Information sharing in the real world

Tens of thousands of users around the world are thought to have been affected by exploits targeting Microsoft’s Exchange email software. Security firm ESET described the hack as a “pre-authentication remote code execution vulnerability chain … that allows an attacker to take over any reachable Exchange server, without even knowing any valid account credentials.” Compromising Exchange allows adversaries to read private emails, among other intrusions. Microsoft attributed the activity to a state-sponsored Chinese group it named Hafnium. Predictable calls for militant response followed. But isn’t this diverting attention from a more responsible party?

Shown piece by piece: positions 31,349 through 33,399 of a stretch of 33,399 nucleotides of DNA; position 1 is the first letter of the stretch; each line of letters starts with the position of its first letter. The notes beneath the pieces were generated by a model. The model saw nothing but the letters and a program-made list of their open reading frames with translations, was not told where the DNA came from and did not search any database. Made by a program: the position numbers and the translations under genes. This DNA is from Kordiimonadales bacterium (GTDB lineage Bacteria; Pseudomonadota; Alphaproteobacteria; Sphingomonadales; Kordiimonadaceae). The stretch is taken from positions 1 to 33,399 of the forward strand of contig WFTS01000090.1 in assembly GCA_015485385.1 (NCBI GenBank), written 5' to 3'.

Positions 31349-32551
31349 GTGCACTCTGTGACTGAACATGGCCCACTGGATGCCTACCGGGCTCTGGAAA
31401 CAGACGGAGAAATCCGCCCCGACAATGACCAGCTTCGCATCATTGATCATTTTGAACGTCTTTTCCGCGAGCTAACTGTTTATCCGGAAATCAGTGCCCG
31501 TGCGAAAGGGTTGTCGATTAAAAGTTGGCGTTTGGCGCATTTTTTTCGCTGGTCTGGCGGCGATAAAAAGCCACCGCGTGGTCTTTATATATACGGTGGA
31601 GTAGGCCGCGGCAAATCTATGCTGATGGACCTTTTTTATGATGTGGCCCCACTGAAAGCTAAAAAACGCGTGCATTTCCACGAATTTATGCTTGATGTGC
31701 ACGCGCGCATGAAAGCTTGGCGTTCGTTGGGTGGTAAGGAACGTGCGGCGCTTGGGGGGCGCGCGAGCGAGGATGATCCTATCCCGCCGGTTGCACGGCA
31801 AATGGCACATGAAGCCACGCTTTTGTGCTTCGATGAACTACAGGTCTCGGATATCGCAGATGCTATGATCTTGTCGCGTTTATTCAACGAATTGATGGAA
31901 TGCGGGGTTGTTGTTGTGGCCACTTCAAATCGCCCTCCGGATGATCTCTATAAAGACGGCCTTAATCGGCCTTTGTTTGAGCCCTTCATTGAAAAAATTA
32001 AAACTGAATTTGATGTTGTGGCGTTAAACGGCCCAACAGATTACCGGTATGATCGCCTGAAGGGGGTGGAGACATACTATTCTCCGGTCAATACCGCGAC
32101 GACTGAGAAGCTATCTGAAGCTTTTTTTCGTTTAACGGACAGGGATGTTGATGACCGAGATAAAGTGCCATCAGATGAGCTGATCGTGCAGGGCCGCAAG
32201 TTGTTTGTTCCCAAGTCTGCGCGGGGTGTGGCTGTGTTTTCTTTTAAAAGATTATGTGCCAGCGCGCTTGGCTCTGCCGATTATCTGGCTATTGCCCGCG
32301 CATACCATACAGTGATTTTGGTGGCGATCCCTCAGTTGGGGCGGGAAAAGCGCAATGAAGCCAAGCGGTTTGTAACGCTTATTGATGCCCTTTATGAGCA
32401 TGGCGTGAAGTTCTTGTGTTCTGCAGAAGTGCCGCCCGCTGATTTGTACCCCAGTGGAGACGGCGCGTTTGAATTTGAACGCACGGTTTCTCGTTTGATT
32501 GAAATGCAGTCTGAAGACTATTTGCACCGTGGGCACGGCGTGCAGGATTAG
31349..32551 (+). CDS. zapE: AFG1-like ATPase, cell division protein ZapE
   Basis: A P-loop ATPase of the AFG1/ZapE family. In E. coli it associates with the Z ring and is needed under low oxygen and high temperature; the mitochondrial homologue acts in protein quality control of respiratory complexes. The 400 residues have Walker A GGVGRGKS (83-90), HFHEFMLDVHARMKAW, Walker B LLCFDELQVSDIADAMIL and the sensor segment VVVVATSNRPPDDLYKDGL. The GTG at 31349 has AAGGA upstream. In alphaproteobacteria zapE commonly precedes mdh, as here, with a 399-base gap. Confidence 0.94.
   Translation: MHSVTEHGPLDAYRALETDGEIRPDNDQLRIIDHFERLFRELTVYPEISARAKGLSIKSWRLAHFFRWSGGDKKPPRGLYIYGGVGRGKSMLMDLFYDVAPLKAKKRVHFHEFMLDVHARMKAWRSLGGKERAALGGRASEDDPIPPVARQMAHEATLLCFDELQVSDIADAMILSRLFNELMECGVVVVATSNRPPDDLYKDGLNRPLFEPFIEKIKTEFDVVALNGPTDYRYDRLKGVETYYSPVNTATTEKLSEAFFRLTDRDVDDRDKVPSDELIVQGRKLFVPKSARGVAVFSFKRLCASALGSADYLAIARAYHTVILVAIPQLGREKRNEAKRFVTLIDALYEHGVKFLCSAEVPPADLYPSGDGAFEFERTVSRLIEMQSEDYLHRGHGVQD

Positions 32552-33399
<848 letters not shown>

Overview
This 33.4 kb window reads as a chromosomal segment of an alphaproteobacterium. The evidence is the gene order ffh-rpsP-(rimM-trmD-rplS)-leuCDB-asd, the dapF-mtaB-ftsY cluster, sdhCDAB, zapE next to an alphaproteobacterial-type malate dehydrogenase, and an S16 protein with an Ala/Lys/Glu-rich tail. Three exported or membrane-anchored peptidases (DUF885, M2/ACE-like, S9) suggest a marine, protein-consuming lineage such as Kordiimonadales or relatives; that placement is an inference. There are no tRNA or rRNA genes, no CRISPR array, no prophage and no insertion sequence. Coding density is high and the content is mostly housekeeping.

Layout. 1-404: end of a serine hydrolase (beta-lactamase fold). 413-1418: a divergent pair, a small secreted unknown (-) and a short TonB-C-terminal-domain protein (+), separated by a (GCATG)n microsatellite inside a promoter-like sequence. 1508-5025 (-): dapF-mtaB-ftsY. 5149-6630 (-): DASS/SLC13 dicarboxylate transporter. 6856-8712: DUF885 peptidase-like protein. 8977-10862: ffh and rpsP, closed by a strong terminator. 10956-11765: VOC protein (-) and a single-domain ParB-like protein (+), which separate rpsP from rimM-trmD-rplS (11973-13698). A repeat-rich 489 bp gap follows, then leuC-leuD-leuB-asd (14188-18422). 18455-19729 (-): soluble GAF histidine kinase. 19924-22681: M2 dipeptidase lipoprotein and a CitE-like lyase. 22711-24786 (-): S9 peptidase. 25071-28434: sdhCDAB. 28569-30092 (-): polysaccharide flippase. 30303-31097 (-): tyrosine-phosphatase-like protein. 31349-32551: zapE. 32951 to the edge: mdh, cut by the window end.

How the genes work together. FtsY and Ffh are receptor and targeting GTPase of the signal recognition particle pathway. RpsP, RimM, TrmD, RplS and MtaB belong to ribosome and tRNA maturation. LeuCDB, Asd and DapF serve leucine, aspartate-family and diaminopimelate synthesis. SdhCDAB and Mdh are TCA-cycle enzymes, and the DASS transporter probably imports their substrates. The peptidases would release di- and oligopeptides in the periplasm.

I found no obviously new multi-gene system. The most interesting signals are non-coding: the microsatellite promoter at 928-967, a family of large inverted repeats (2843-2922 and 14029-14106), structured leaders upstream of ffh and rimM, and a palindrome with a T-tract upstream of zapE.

The Hafnium/MS Exchange hack reveals a lot about the information sharing ecosystem underlying cybersecurity. The vulnerabilities were discovered not by Microsoft, but by Volexity and then a well-known vulnerability researcher known as Orange Tsai, who informed Microsoft on January 5, 2021. A blogpost by Volexity claimed that exploitation had already started two days earlier. According to Security Now!, “Microsoft first learned of this as a CRITICAL, five-alarm, easy-to-exploit pre-authentication attack against Exchange Server at the start of January. Then, by the end of January (the 27th) and the start of February (the 2nd) they learned from two additional independent firms that the vulnerabilities were now under active exploitation. But they did not act.” Instead, it waited. Eventually, it blamed its information-sharing program called the Microsoft Active Protections Program (Mapp), which reveals sensitive information about vulnerabilities to cybersecurity companies to help them detect and remediate threats. Mapp includes about 80 security companies world-wide, about 10 of which are based in China. According to a report in the Wall Street Journal, some of the tools used in the Feb 28 wave of attacks “bear similarities to ‘proof of concept’ attack code that Microsoft distributed to antivirus companies and other security partners on Feb. 23.” But what really seems to have happened is that the disclosure shifted the intrusions from stealth mode, which MSFT allowed to continue for almost two months, into a scramble to take advantage of the vulnerability as quickly as possible. By February 28 the vulnerabilities were being used by at least 10 different APT groups targeting any Exchange user indiscriminately. Microsoft, not just the Chinese hacker groups, has a lot to answer for.